Q: Why is everyone so bent on doing their take on a Batman vs. Superman fight? Is there anything new to add? - @seth_bingo

A: As is so often the case with these questions, there's a short answer and a long one here, so let's do the short one first: People keep wanting to do a big fight between Batman and Superman because it happened in a book that was very good and sold very well, and that's not the kind of influence that creators --- or readers, for that matter --- have ever been good at shaking off. The longer answer, though, is that it's an inevitability, a result of how the characters have been built up over the years, how DC as a company has been structured around one and then the other, and even the simple desire that we have as fans to categorize things and play out conflicts and battles to find new and engaging soluions, something that can provide us with some really fun stories.

But I mean, yeah. If we're being real with each other here, it's mostly that first one.


The Dark Knight Returns by Frank Miller


It goes without saying at this point, but the modern-day obsession with Superman and Batman slugging it out in a fight to the finish descends pretty directly from Frank Miller's The Dark Knight Returns, which famously climaxes with the two heroes pretty much attempting to beat each other to death in the middle of Crime Alley. And really, that's to be expected. As much it's had its luster worn off by thirty solid years of creators trying to recapture that magic, to what could charitably be described as diminishing returns, there's no getting around the fact that it's one of the greatest fight scenes of all time.

It's brutal, it's visceral, and it's ridiculously over-the-top in the best possible way. I mean, it's a fight that opens with Batman standing at the corner where his parents died, literally punching Superman with a haymaker powered by the entirety of Gotham City, and then it just keeps going. It's a sea change right there on the page, a bloody, violent end to an era that gave us some of the most powerful visuals of the decade.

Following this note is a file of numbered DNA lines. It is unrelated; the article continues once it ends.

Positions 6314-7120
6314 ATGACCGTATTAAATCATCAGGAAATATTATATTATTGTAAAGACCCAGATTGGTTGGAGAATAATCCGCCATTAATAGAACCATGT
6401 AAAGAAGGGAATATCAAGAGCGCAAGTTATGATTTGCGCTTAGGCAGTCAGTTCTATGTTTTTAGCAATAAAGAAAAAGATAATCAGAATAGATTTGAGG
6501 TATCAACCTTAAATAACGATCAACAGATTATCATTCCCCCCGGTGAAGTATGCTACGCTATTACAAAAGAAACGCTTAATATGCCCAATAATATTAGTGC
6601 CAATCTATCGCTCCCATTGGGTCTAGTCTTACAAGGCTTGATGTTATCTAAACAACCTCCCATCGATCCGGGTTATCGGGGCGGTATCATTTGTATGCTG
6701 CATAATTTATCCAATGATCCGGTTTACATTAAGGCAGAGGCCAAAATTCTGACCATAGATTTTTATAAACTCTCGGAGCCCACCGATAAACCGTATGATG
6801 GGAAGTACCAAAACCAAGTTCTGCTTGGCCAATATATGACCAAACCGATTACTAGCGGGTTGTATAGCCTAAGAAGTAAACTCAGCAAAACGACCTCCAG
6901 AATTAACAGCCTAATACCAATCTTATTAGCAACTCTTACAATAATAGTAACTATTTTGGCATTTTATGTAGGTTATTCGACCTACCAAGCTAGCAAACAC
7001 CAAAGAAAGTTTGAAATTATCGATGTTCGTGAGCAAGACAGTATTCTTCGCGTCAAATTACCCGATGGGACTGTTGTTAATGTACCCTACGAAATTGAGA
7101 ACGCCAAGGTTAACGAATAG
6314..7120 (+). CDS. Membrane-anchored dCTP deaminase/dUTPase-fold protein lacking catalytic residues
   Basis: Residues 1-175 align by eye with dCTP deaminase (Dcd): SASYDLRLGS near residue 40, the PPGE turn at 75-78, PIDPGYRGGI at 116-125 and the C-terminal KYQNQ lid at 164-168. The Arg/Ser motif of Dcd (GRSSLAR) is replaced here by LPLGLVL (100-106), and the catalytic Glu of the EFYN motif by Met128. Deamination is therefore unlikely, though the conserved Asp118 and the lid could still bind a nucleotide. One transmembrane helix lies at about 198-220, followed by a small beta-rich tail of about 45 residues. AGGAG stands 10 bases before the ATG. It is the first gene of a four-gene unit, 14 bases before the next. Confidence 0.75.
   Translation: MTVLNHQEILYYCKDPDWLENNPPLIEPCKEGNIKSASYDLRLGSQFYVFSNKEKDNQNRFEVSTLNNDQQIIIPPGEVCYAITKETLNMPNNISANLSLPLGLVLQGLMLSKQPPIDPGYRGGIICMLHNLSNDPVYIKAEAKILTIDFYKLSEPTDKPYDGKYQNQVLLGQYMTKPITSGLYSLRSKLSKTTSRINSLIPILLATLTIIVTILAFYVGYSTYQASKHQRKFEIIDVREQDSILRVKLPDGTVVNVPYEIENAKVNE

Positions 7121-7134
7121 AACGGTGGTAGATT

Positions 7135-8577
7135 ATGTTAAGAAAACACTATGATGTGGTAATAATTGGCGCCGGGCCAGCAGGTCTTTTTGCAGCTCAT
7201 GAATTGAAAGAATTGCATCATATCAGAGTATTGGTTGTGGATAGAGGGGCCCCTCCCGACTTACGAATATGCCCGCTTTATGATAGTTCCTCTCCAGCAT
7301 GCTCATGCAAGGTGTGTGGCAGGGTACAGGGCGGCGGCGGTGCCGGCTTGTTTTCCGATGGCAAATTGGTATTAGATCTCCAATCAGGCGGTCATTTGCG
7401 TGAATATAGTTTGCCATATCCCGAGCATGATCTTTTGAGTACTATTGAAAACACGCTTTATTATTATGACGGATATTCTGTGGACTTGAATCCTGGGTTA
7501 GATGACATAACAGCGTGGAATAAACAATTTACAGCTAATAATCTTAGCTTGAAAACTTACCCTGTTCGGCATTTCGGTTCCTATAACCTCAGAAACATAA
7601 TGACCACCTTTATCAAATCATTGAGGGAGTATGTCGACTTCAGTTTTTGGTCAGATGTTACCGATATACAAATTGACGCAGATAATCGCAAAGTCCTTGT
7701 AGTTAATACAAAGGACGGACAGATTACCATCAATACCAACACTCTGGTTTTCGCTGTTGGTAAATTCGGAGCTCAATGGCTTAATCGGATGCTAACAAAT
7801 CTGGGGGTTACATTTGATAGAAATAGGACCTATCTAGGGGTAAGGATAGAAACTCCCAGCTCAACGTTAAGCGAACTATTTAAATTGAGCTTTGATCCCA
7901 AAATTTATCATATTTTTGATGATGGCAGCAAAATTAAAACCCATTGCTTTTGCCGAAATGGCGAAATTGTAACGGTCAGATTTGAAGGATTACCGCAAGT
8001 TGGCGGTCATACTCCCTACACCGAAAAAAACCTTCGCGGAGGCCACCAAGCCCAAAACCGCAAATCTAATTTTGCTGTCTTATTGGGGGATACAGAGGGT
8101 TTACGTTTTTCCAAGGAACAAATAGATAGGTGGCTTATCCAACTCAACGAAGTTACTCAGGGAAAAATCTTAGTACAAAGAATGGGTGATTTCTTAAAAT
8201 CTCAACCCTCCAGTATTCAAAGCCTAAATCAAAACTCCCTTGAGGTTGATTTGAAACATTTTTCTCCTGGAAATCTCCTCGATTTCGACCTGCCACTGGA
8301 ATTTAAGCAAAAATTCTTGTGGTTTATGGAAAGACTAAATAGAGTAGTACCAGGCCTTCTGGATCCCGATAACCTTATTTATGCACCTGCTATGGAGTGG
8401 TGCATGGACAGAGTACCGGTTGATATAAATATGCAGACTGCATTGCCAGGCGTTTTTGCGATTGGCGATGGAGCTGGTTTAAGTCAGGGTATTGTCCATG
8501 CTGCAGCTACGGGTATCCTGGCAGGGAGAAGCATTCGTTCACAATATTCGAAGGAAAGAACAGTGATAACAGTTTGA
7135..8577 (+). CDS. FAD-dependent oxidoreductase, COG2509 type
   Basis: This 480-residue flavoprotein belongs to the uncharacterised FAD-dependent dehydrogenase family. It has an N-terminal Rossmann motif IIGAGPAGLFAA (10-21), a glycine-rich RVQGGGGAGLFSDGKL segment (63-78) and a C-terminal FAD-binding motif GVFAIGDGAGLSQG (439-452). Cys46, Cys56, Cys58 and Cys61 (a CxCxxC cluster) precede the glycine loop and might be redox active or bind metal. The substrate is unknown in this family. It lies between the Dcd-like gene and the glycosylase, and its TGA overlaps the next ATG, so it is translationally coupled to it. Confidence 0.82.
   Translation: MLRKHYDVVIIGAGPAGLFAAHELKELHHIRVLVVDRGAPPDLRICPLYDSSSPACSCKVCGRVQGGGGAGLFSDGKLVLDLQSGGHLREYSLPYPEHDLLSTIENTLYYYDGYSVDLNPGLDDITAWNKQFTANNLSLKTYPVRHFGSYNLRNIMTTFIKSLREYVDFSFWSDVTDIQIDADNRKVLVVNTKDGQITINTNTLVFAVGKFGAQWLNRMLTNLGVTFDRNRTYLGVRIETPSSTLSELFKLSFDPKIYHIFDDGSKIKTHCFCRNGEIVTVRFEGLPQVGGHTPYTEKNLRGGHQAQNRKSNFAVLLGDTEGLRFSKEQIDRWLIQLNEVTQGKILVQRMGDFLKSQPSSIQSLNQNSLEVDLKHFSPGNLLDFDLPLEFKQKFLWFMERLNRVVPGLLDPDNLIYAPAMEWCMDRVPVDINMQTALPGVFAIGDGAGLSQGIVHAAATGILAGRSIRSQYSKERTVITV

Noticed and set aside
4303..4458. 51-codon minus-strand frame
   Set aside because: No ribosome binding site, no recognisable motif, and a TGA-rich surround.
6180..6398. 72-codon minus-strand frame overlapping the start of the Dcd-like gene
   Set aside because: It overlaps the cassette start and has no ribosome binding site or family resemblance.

For a lot of readers, that moment is so powerful that it became the one thing that they wanted to see again and again and again. Again, that makes sense, because there's always something that's going to pique your interest, no matter how many times you've seen it play out. As much as I might roll my eyes at getting yet another scene where those two guys grit their teeth and growl each other's first names, I'm also the person who would happily read comics in a world where Batman chucked a car battery at someone's head every month. We all have something that we're all in for, and with DKR being one of the single most influential books DC ever published --- and probably the most influential Batman story --- then it's no surprise that the Superman/Batman fight is that thing for a whole lot of people.

But as understandable as it is, it's also a shame, especially if you happen to be a fan of Superman. The Superman of DKR is, at best, a well-meaning sap, and at worst is a simpering toady who just happens to save the world while writing poetry about how sunflowers are like his mom. He's there to exist purely as a foil and justification for Grampa Batman's brutal approach to the war on crime, and that this ended up being one of his most prominent appearances didn't really do the character any favors.

I imagine it would've been different if the era had given us a similar high-profile victory for Superman, but it didn't. Instead, the closest equivalent to DKR, the Silver Age-ending Whatever Happened to the Man of Tomorrow, doesn't exactly give him the triumphant ending that DKR does. Whatever Happened ends with Superman watching all his friends die, losing his powers, and then going and getting a real job. DKR ends with Batman punching Superman so hard that his own heart explodes, and then revealing it was a fake-out so that he can keep being Batman forever. When you stack those two endings up to each other, it's pretty easy to see why people came away from the '80s thinking that Batman should probably win all their fights.

So yeah. That's the short answer.